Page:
The Royal Borough of Kensington and Chelsea recently failed in its attempt to stem the growth in basement extensions to which some of its residents take objection. It claimed that the “permitted development” rules, which allow certain home extensions without the need for a formal planning application or permission, did not apply to the excavation of new basements because the home extension rule does not apply “where the enlarged part of the dwelling-house would have more than one storey”.
The Judge came to the conclusion that the new basement in question didn’t, itself, have two storeys and that development of single storey basements under multi-storey houses was permitted development, provided all the other conditions about distance from boundaries etc. were satisfied.
Basement extensions, like skyscrapers, are attempts to mitigate the economic effects of Mark Twain’s dictum: “Buy land: they ain’t making any more of it.”
In a landlord and tenant context we are quite familiar with excluding the air-space above the current roof of the demised premises. There are two reasons why landlords might want to do this sometimes.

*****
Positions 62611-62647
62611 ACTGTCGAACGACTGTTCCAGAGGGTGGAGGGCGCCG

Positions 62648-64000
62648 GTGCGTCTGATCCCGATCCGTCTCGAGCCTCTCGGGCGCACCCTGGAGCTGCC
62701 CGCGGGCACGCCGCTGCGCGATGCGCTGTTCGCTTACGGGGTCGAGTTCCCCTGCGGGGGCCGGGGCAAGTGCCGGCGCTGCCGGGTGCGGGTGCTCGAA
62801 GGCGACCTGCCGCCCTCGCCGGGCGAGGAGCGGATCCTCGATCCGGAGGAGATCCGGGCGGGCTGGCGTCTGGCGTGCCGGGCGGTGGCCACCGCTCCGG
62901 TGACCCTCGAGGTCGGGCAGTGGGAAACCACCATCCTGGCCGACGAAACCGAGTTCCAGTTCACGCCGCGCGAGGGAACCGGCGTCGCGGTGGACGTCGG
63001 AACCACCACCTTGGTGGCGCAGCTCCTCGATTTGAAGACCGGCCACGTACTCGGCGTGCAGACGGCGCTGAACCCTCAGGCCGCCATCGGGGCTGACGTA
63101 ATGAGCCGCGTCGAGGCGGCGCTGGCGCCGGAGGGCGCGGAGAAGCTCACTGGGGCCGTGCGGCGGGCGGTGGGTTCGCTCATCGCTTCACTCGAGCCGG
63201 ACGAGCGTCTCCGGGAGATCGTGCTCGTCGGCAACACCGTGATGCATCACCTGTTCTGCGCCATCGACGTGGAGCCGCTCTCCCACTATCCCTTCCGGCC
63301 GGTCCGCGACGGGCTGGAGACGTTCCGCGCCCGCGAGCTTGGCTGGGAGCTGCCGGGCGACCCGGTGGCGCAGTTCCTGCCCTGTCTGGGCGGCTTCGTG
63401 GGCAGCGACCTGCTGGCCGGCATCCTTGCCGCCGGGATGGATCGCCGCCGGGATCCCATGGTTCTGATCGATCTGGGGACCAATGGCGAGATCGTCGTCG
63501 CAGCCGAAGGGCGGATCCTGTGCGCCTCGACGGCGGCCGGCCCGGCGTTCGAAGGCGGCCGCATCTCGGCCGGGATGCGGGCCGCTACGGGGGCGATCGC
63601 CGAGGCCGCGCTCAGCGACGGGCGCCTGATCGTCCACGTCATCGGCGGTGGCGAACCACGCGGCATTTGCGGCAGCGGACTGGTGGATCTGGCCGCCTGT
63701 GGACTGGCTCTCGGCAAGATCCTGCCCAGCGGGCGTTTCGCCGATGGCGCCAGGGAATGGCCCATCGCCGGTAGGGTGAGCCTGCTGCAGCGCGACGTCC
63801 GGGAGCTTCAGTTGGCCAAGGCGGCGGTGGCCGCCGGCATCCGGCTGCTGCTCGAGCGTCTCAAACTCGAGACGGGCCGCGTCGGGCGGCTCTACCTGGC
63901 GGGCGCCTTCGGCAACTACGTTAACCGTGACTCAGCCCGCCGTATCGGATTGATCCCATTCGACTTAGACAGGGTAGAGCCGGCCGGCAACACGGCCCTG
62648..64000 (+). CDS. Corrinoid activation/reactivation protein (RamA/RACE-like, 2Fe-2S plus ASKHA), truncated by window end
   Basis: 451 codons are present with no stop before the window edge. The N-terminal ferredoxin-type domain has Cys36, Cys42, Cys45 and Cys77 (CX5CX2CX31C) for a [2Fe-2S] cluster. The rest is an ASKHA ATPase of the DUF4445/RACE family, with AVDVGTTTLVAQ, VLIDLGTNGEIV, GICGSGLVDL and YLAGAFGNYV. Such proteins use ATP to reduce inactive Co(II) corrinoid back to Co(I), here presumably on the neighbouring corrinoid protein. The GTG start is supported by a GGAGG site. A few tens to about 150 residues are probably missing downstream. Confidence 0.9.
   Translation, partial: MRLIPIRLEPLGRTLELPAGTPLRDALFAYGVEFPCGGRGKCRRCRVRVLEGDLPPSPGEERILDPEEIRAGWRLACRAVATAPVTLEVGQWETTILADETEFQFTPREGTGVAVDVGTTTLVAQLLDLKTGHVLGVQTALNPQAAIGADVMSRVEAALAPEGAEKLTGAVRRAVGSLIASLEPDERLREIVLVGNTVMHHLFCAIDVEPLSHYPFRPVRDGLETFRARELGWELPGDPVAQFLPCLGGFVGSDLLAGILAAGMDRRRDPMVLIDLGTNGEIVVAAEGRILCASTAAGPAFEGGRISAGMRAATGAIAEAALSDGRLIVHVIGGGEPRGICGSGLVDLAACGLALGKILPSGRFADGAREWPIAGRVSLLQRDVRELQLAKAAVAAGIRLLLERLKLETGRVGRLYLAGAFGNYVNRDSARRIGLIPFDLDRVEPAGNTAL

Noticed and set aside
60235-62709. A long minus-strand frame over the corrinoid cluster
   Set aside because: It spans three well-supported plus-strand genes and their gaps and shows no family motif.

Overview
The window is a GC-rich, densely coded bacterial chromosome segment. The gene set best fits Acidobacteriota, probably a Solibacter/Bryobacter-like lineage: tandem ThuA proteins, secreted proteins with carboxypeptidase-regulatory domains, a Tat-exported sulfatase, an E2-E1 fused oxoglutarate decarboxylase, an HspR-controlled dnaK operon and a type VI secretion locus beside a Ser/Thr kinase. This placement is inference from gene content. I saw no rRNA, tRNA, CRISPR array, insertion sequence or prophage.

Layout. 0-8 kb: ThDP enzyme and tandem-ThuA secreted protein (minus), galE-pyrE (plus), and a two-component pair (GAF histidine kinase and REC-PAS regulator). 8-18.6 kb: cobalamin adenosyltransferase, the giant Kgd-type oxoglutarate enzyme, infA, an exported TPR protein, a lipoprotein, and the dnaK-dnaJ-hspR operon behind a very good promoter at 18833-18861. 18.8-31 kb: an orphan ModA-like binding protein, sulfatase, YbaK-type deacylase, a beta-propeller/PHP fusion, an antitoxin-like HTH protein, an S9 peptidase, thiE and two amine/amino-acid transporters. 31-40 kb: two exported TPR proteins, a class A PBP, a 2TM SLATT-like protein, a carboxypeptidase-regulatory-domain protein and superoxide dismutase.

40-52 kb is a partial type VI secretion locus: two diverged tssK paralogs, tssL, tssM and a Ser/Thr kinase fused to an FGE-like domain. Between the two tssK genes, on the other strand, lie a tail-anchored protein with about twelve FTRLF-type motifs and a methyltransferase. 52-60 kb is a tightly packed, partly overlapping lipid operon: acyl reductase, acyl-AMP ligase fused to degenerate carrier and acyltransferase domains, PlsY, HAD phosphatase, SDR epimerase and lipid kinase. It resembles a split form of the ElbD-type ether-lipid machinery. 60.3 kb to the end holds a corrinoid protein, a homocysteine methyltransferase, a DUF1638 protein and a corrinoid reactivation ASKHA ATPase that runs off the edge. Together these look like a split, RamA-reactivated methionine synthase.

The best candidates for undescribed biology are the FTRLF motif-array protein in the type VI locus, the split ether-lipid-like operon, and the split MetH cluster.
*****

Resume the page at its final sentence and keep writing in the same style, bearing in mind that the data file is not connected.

- If the tenant decides it’s profitable to re-develop the air-space and can get all the necessary permissions, the landlord has the best of all ransoms. It owns the air-space in question.
- Part 1 of the Landlord and Tenant Act 1927 confers on business tenants a right to compensation, when quitting the premises, for improvements made by them. Compensation can only be claimed if the tenant gave the landlord three months’ formal notice of its intention to carry out the improvement before starting work. In those three months, the landlord can elect to carry out the works itself in return for a reasonable increase in rent. Not surprisingly section 9 of the 1927 Act prevents contracting out. The result is that there’s only one way a landlord can prevent a really determined business tenant from getting the improvement it seeks. The tenant’s rights under Part 1 of the 1927 Act apply to an improvement to the demised premises. If the air-space wasn’t demised to the tenant at the outset, the tenant can’t force an “improvement” of it on the unwilling landlord. Moreover the landlord is not at risk of having to pay compensation at the end of the term.
Perhaps we shall start to see leases routinely drafted to exclude not only the air-space above and beside the building, but also the soil below it. After all, this already happens in (admittedly uncommon) cases where tenants seek to avoid liability to remediate ground contamination.